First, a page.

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Recognized for its rich cultural history, the Yucatan Peninsula is home to a number of cultural attractions for travelers, such as archaeological sites of ancient Mayan ruins, but another no-less spectacular attraction is the Mexican hacienda. These architectural treasures are exquisite constructions with important historical significance.
In the 16th century, the haciendas were introduced to Mexico by Spanish royalty to reward the conquistadors and other nobility with confiscated land from the Indians. They operated similar to the southern plantations of the United States as a caste system: the masters were European "hacendados" (landowners), and the slaves were "indigenas" (Indians). Although not lucrative for the Indians, the haciendas were successful businesses.
Mexican haciendas became a major influence in Mexico's economic and political culture for nearly four centuries. Governed as small towns each led by a "hacendado," a powerful man with widespread economic and political influence, these self-sustaining, rural communities were agricultural and livestock centers producing vegetables, fruit, and meat for trade.
Each hacienda focused primarily on one product common to the region. In the Yucatan, the primary agricultural crop was henequen, a type of agave plant. Sisal, a rope derived from henequen, grew so much in popularity in the 19th century that production became extremely fruitful. As a result of the high profitability from producing this rope, henequen was dubbed "oro verde" or "green gold."
Mexican haciendas were private estates consisting of a primary hacienda or main house, guest residence, servants' quarters, stables, corrals, granaries, blacksmith forges, general stores, chapels, schools, and hospitals; they even wove cloth to make their own clothing. A single estate could be large enough to sustain nearly 1,000 people, including administrators, clerks, foremen, priests, teachers, and servants of Indian and mestizo (Spanish & Indian mix) descent.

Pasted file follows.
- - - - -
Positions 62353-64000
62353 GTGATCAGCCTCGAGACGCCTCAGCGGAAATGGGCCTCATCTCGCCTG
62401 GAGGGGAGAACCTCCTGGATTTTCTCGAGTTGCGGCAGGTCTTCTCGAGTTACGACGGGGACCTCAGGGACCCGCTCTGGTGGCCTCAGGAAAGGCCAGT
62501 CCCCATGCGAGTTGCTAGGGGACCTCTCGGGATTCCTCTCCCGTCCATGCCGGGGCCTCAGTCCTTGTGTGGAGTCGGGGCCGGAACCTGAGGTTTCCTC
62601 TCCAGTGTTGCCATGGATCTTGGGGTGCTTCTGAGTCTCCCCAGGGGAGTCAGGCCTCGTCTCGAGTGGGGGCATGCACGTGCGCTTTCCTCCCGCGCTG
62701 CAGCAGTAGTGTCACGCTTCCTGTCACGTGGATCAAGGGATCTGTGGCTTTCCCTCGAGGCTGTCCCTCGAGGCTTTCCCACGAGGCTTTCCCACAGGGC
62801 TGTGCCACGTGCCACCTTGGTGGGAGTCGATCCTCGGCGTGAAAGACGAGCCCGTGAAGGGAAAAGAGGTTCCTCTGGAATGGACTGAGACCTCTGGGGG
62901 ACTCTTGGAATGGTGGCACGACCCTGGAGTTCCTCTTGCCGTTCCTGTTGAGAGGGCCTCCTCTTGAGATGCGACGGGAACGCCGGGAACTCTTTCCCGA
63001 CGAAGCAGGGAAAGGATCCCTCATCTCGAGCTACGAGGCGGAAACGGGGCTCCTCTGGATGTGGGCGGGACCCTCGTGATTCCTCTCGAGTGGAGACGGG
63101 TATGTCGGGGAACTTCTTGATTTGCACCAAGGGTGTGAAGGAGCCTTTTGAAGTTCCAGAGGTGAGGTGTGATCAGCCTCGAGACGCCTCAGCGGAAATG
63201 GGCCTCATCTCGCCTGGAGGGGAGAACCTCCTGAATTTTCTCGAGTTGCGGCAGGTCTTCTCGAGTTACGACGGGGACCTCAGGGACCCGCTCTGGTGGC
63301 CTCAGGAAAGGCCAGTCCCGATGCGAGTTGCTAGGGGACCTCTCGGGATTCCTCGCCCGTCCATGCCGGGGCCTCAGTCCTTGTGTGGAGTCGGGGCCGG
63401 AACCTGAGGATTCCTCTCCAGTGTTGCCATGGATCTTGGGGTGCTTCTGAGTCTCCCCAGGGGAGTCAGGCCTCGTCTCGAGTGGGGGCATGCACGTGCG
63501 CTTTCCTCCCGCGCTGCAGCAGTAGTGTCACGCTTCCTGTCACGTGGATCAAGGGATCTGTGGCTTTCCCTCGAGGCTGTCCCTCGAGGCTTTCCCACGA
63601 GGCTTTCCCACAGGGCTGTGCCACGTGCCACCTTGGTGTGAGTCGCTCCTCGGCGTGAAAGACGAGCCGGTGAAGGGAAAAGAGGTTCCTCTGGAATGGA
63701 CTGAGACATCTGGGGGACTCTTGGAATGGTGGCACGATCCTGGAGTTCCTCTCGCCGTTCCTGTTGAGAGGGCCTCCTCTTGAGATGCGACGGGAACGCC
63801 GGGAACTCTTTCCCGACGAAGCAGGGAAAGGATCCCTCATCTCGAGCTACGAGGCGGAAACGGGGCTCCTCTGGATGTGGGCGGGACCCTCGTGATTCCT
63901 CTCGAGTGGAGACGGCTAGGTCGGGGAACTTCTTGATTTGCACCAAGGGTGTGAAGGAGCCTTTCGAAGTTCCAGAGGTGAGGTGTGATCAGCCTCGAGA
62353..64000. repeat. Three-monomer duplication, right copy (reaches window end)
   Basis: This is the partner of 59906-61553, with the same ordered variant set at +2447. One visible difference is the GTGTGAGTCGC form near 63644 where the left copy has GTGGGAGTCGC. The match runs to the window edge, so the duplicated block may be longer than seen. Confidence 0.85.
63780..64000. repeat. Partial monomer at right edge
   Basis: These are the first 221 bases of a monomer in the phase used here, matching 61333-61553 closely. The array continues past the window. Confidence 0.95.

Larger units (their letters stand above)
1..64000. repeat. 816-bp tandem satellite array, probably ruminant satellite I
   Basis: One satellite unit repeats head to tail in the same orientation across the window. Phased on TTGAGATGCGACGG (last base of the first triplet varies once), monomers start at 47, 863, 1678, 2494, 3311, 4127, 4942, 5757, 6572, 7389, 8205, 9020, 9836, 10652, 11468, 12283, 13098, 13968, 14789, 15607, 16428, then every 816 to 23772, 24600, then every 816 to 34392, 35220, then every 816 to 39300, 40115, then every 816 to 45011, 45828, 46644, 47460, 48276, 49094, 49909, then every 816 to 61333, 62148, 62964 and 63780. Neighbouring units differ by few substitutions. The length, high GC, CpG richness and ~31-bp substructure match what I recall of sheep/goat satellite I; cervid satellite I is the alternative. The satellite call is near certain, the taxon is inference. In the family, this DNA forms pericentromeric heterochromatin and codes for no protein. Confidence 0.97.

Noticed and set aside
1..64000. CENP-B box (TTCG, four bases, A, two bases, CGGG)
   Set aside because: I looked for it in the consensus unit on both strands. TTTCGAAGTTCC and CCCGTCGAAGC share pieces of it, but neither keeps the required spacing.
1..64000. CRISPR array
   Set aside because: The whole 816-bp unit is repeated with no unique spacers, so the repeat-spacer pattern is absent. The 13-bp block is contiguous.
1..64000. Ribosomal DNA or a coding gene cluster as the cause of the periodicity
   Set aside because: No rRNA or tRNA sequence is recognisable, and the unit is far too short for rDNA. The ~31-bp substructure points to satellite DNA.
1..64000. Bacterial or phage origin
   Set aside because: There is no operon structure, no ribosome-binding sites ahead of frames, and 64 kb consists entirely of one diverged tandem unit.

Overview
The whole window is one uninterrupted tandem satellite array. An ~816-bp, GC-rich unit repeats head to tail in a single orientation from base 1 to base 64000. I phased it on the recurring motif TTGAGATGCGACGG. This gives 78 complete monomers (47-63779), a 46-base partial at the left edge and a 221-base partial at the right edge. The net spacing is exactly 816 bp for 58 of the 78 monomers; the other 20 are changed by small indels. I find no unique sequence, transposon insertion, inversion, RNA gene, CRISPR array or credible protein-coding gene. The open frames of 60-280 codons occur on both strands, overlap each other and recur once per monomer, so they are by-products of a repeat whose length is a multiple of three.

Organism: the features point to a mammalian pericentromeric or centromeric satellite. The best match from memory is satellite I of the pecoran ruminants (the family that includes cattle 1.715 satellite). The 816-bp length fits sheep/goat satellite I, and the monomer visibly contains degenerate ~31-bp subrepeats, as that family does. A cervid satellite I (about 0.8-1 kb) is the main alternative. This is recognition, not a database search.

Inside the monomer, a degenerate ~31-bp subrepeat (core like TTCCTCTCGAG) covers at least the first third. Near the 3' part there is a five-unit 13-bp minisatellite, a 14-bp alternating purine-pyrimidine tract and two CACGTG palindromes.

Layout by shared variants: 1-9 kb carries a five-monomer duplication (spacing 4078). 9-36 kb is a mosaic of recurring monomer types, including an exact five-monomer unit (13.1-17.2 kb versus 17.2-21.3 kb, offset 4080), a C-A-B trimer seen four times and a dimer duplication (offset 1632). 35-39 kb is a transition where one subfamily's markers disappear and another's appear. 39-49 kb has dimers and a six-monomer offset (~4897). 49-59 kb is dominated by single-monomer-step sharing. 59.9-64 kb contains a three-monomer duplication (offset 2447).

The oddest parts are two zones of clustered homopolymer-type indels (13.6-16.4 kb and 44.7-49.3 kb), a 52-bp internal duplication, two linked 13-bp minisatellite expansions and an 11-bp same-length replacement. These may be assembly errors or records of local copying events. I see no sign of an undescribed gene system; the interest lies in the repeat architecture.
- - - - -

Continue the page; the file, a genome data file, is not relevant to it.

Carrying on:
As the haciendas flourished, they became symbols of wealth, evolving into refined architectural constructions designed with imported items from across the world. Based on Spanish colonial style, the Mexican haciendas exhibit simple, solid structures with fancy, Spanish Baroque decorations in a distinctive Mexican fashion which render them Mexican architectural treasures. Each hacienda has its own romantic yet rugged appeal, designed with pillars, arches, natural materials, and rich colors.
Unfortunately, the Mexican revolution resulted in the destruction of many haciendas between 1910 and 1920, although quite a few still exist in the Yucatan Peninsula today. Privately owned by the descendants of landowners, purchased by independent Mexican citizens, or abandoned in the jungles, several of these haciendas are open to the public for tours. Many are found near Merida, the capital city of Yucatan, Mexico, since this is a former Spanish colonial town and cultural center of the Yucatan. As a fascinating part of Mexican history, be sure to include a tour of the Mexican haciendas on your next trip to the Yucatan Peninsula.
About the Author
Christina Famiglietti is a professional writer and editor with experience in various industries. Her most recent passion is the Mexican Caribbean, where she lives and is inspired to write about her beloved Mexico — its nature, culture, travel, and tourism.